The beginning of the last quartal in 2018 has brought us some fascinating news. The so-called „Cloud Pricing Wars“ brings us to a point where Amazon, Microsoft, and Google announced the price reductions for using their cloud platforms. With all of the news about these reductions coming up, we’ll try to give you the idea of Heroku pricing as well as AWS pricing as it was before these upcoming changes since we still don’t have the specifics.
Here’s the deal:
We’ll start with information that both, AWS and Heroku, offer. They have a completely free virtual server meant for minimal, basic setups. In EC2 this setup is called a micro instance. Amazon gives away the micro instance to all new customers for the first year. That’s 0.6 GB of RAM, unlimited swapping up to your storage limit, with 160 GB of storage space. The cost of this service is around $15 per month (on demand).
Heroku pricing might be a little bit more complicated to understand, but let’s begin. Heroku’s server is known as Dyno, and the first Dyno is free indefinitely. You might think that this is an excellent opportunity for you? Well, let me stop you right there. You must know that a basic Dyno is not able to do very much since it comes with 512 MB of RAM, and with only 1 GB of swap. Therefore, you’ll most probably need to add more of them considering your application might have a larger footprint.
Furthermore, what you should also consider is that Heroku is set up for scaling horizontally out of the box with no additional configuration whatsoever, while new Dynos cost $35 per month. Another crucial detail, is that Heroku uses ephemeral storage volumes, meaning that any data generated by the application must be stored somewhere externally.
Are They Both User-Friendly?
AWS had outages in the past, and now, all of it is just a fun story to tell. Considering how large AWS is, trust me when I tell you if AWS had another downtime that would hit all essential news agencies worldwide.
Consider just how many high-profile websites AWS hosts, and not to mention those with large user bases like Reddit, Netflix, Pinterest, Foursquare, GitHub, etc. The AWS interface is offering a quite useful GUI for setup and monitoring purposes, as well as a CLI for more advanced configuration. Given how big Amazon is, we must mention that their corporate and community support are both quite excellent, which is to be expected.
Here is the kicker:
Heroku is running on top of the AWS, with only one embarrassing outage moment in its history, back in June 2012.
Heroku appears to fare much better in the service downtime department than AWS does. Heroku is git-based, so the deployment is pretty fast, and its community has pretty much active users. The CLI is incredibly easy to use, and the interface is quite intuitive, which is acceptable as a fact, since the users from both platforms said that they are happier with Heroku machines’ performance.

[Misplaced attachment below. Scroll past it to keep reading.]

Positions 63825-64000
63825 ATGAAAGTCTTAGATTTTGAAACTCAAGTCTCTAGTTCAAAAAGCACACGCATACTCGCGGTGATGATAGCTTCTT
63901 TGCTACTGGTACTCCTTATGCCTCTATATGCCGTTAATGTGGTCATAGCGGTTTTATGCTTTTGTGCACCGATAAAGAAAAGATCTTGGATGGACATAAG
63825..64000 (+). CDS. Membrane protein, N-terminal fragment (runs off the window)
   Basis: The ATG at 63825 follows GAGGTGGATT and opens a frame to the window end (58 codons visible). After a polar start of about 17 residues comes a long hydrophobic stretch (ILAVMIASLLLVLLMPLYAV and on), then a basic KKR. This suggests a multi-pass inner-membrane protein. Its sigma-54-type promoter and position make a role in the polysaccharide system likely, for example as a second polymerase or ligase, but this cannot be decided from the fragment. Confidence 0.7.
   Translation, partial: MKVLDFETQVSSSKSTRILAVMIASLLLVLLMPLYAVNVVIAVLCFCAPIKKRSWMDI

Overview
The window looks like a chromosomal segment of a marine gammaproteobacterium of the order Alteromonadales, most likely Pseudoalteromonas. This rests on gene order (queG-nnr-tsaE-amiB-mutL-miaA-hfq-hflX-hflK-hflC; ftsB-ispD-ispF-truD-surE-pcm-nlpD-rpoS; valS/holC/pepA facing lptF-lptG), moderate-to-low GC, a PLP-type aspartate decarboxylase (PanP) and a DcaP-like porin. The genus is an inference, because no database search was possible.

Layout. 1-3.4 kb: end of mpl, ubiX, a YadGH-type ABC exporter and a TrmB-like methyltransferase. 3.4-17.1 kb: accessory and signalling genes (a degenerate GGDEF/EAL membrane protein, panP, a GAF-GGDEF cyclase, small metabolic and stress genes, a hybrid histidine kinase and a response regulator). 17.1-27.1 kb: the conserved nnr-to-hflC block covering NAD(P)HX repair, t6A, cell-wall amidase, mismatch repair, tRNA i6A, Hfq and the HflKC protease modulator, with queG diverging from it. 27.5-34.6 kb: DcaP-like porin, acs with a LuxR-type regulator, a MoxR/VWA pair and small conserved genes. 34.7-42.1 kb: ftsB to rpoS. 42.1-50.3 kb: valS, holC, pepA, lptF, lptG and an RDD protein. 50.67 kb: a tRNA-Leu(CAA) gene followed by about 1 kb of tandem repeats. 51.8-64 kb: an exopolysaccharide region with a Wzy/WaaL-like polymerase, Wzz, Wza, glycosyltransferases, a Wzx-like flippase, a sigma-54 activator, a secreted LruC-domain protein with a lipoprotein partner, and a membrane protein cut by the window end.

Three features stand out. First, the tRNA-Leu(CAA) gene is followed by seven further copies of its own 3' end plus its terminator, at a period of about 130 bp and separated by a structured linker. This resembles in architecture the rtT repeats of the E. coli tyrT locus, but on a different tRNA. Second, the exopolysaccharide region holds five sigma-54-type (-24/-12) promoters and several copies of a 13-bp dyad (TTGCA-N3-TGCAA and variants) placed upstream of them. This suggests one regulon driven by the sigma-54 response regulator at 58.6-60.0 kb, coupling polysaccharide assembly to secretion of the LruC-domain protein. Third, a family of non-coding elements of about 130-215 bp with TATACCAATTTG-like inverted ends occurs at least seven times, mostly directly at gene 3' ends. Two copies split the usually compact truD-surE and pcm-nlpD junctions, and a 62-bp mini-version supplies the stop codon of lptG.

*Note: Heroku Apps are not allowed in China. It’s a common belief that they are blocked out because of security issues.
Heroku Vs. AWS: Language And Docker Compatibility
When it comes to the language compatibility, both AWS and Heroku are equal. Which one you should choose, will depend on what you actually need.
AWS compatible languages are Windows OS, Amazon Linux, .Net Framework, Ruby, Node.js, PHP, Python, as well as some middleware like Tomcat, Lis, HTTPD, and Passenger. Also, databases like Microsoft SQL and Oracle DB are AWS compatible. AWS is also Docker compatible. You can now make a choice whether, if you wish to deploy Docker to AWS with the pre-existing VPC, or with a new VPC created by Docker.
So, what about Heroku?
Heroku, on the other hand, is compatible with the assortment of languages like Scala, Django, Clojure, Google Cloud SQL, Webapp2, PostgreSQL, Google Cloud storage, and Google Cloud Datastore. It’s worth to mention that Heroku is compatible with numerous add-ons, such as: Redis Cloud, Adept, Mongolab, Treasure Data, papertrail, Sendgrid, and Logentries as well as with many others. Heroku’s Docker Push is a straightforward Heroku service which provides you with a few advantages of its own, like a built-in load balancer and the ability to scale as well. Knowing that, nowadays every cloud provider is supporting Docker, ––which didn’t catch us by surprise––. By using Docker and Heroku docker:release, developers can run apps in containers that are similar to the Heroku runtime. Furthermore, this means that they’ll get high fidelity dev/prod parity, regardless of where they are developing, as they can develop on Windows, Linux or OS X.
Interested to know more? Good for you, there’s more to know.
Are Both Heroku And AWS HIPAA And PCI Compliant?